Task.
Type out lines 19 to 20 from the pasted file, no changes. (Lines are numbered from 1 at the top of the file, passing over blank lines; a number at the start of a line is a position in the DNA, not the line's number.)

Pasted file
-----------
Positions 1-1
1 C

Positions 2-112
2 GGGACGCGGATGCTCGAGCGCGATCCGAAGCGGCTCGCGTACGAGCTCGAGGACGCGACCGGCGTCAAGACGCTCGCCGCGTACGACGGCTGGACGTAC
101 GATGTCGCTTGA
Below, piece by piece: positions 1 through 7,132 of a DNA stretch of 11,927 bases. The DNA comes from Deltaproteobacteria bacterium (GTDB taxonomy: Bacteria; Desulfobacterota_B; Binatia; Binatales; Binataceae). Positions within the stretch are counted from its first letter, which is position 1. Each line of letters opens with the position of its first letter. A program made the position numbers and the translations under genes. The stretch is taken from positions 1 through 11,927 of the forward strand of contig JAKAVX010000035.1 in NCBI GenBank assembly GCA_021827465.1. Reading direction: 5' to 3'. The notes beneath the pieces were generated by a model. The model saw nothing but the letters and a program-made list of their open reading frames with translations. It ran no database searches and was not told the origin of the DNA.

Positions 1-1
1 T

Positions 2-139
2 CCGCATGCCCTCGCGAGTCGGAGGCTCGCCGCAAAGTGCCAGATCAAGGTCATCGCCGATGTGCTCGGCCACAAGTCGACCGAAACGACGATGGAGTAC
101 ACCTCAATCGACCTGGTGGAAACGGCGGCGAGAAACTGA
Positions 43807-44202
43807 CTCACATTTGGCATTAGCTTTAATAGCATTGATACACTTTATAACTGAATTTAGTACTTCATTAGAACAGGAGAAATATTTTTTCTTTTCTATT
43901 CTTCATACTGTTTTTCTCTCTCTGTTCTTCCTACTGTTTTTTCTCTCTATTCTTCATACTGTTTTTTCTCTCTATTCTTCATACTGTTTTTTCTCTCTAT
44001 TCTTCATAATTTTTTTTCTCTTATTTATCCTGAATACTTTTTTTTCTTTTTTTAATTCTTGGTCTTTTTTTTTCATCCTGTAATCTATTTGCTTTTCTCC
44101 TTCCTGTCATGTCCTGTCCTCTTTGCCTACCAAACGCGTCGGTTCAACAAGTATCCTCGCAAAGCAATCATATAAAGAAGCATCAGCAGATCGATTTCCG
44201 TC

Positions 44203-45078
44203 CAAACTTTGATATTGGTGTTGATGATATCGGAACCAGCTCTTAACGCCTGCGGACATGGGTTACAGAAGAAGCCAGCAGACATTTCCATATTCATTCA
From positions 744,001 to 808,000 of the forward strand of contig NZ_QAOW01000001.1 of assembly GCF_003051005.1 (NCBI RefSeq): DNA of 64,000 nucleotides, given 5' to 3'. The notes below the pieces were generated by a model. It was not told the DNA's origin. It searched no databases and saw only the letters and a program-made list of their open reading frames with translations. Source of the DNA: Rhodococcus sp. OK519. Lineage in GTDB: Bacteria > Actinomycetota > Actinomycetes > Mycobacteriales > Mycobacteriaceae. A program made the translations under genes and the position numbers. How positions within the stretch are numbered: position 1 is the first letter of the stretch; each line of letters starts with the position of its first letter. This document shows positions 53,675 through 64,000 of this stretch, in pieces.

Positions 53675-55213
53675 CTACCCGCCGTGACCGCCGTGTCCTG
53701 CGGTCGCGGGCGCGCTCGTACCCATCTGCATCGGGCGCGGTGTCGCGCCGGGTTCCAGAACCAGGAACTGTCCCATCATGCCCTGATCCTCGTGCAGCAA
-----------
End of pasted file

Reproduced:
44203 CAAACTTTGATATTGGTGTTGATGATATCGGAACCAGCTCTTAACGCCTGCGGACATGGGTTACAGAAGAAGCCAGCAGACATTTCCATATTCATTCA
From positions 744,001 to 808,000 of the forward strand of contig NZ_QAOW01000001.1 of assembly GCF_003051005.1 (NCBI RefSeq): DNA of 64,000 nucleotides, given 5' to 3'. The notes below the pieces were generated by a model. It was not told the DNA's origin. It searched no databases and saw only the letters and a program-made list of their open reading frames with translations. Source of the DNA: Rhodococcus sp. OK519. Lineage in GTDB: Bacteria > Actinomycetota > Actinomycetes > Mycobacteriales > Mycobacteriaceae. A program made the translations under genes and the position numbers. How positions within the stretch are numbered: position 1 is the first letter of the stretch; each line of letters starts with the position of its first letter. This document shows positions 53,675 through 64,000 of this stretch, in pieces.